Belongs to the East
Scandinavian branch of North Germanic languages.
Most Danish words are derived from the Old Norse with new words
formed by compounding. A large percentage of Danish words, however, hails
German (e.g., betale = to pay, måske = maybe).
English have superseded Low
English and Danish are related languages, many words
can be found in both languages . For example: have, over,
under, for, kat. When pronounced, however, these words sound quite different from
equivalents. Besides, the suffix by, meaning "town", occurs in
English placenames, such as Whitby and Selby, as
a remnant of the Viking legacy. Danish pronunciation
English speakers; written forms sometimes do not correspond to modern pronunciation.
In the Middle Ages
Danish lost the old case system,
merged the masculine and feminine genders into one common gender.
Modern Danish has only two cases (nominative
Danish is spoken by more than 5 million people.
Some famous authors include existentialist philosopher Søren
Kierkegaard, prolific fairy tale author Hans Christian Andersen, and
playwright Ludvig Holberg. Three 20th-century Danish authors have
Nobel Prize in Literature: Karl Adolph Gjellerup and Henrik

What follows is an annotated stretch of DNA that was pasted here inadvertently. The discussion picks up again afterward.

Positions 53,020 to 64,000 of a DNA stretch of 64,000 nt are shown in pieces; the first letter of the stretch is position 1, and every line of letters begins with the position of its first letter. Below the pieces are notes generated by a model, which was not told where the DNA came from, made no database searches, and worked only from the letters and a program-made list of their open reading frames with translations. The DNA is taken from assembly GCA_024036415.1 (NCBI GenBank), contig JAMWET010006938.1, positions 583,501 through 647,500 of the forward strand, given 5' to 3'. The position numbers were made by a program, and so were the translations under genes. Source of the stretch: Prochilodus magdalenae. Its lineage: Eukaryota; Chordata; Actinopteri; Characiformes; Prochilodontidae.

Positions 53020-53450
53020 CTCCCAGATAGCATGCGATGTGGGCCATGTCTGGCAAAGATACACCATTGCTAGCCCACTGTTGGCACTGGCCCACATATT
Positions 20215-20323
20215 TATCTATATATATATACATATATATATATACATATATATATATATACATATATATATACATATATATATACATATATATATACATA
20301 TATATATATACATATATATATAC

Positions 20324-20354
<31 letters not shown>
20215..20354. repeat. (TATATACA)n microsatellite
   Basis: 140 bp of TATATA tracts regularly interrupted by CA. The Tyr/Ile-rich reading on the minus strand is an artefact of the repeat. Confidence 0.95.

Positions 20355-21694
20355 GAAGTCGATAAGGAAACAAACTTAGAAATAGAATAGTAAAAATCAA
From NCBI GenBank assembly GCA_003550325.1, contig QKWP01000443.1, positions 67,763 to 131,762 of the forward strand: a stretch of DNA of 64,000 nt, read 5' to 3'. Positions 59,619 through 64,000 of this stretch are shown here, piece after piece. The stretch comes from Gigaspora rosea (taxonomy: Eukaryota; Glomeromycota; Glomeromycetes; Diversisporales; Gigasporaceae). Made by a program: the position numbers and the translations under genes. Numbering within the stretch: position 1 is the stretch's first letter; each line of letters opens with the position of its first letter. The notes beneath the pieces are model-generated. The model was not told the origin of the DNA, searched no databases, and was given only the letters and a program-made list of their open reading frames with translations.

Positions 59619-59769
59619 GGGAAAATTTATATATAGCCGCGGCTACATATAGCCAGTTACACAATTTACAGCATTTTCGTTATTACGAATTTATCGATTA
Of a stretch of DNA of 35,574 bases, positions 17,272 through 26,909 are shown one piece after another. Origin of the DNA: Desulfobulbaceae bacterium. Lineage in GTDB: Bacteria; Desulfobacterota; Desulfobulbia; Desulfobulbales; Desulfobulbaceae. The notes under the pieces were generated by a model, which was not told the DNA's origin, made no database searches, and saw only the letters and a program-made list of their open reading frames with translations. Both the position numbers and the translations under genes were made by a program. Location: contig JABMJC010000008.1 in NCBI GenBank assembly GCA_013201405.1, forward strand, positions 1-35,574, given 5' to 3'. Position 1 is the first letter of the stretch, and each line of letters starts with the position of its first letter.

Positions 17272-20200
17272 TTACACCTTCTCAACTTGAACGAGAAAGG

Pontoppidan (joint recipients in 1917) and Johannes Vilhelm Jensen (awarded
The first translation of the Bible in Danish was published in 1550.
The closest relatives of Danish are the North Germanic languages of
Swedish. Written Danish and
particularly close, though the pronunciation of all three languages differs
to some extent. Still, proficient speakers of any of the three languages can
understand the others. In fact, similarities between the three languages are so
large that international linguists classify them as a single language.
Danish is the official language of Denmark, one of two official languages of
Greenland (the other is Greenlandic), and one of two official languages of
the Faeroes (the other is Faeroese). In addition, there is a small community
of Danish speakers in the portion of Germany bordering Denmark.